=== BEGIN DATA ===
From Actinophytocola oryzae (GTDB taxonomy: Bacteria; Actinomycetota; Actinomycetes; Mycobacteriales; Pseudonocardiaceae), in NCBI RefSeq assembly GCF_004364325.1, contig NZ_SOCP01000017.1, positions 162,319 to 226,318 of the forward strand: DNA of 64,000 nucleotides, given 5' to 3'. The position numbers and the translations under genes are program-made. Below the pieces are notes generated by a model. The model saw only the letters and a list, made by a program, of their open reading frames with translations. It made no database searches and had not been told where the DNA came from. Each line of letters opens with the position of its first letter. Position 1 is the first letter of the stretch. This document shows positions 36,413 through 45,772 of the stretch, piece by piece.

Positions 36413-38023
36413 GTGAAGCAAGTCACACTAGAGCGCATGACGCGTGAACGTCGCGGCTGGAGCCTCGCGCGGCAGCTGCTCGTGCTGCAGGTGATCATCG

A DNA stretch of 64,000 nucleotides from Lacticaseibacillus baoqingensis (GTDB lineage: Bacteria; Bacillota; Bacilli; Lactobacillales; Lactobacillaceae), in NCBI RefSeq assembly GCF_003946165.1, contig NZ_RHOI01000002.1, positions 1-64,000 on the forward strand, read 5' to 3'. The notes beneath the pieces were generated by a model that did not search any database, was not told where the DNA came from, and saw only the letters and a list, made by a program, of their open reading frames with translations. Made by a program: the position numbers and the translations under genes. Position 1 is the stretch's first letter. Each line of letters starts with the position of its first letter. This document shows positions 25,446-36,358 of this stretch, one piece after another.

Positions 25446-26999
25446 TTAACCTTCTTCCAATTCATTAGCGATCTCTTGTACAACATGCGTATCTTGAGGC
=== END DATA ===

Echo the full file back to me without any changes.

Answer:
From Actinophytocola oryzae (GTDB taxonomy: Bacteria; Actinomycetota; Actinomycetes; Mycobacteriales; Pseudonocardiaceae), in NCBI RefSeq assembly GCF_004364325.1, contig NZ_SOCP01000017.1, positions 162,319 to 226,318 of the forward strand: DNA of 64,000 nucleotides, given 5' to 3'. The position numbers and the translations under genes are program-made. Below the pieces are notes generated by a model. The model saw only the letters and a list, made by a program, of their open reading frames with translations. It made no database searches and had not been told where the DNA came from. Each line of letters opens with the position of its first letter. Position 1 is the first letter of the stretch. This document shows positions 36,413 through 45,772 of the stretch, piece by piece.

Positions 36413-38023
36413 GTGAAGCAAGTCACACTAGAGCGCATGACGCGTGAACGTCGCGGCTGGAGCCTCGCGCGGCAGCTGCTCGTGCTGCAGGTGATCATCG

A DNA stretch of 64,000 nucleotides from Lacticaseibacillus baoqingensis (GTDB lineage: Bacteria; Bacillota; Bacilli; Lactobacillales; Lactobacillaceae), in NCBI RefSeq assembly GCF_003946165.1, contig NZ_RHOI01000002.1, positions 1-64,000 on the forward strand, read 5' to 3'. The notes beneath the pieces were generated by a model that did not search any database, was not told where the DNA came from, and saw only the letters and a list, made by a program, of their open reading frames with translations. Made by a program: the position numbers and the translations under genes. Position 1 is the stretch's first letter. Each line of letters starts with the position of its first letter. This document shows positions 25,446-36,358 of this stretch, one piece after another.

Positions 25446-26999
25446 TTAACCTTCTTCCAATTCATTAGCGATCTCTTGTACAACATGCGTATCTTGAGGC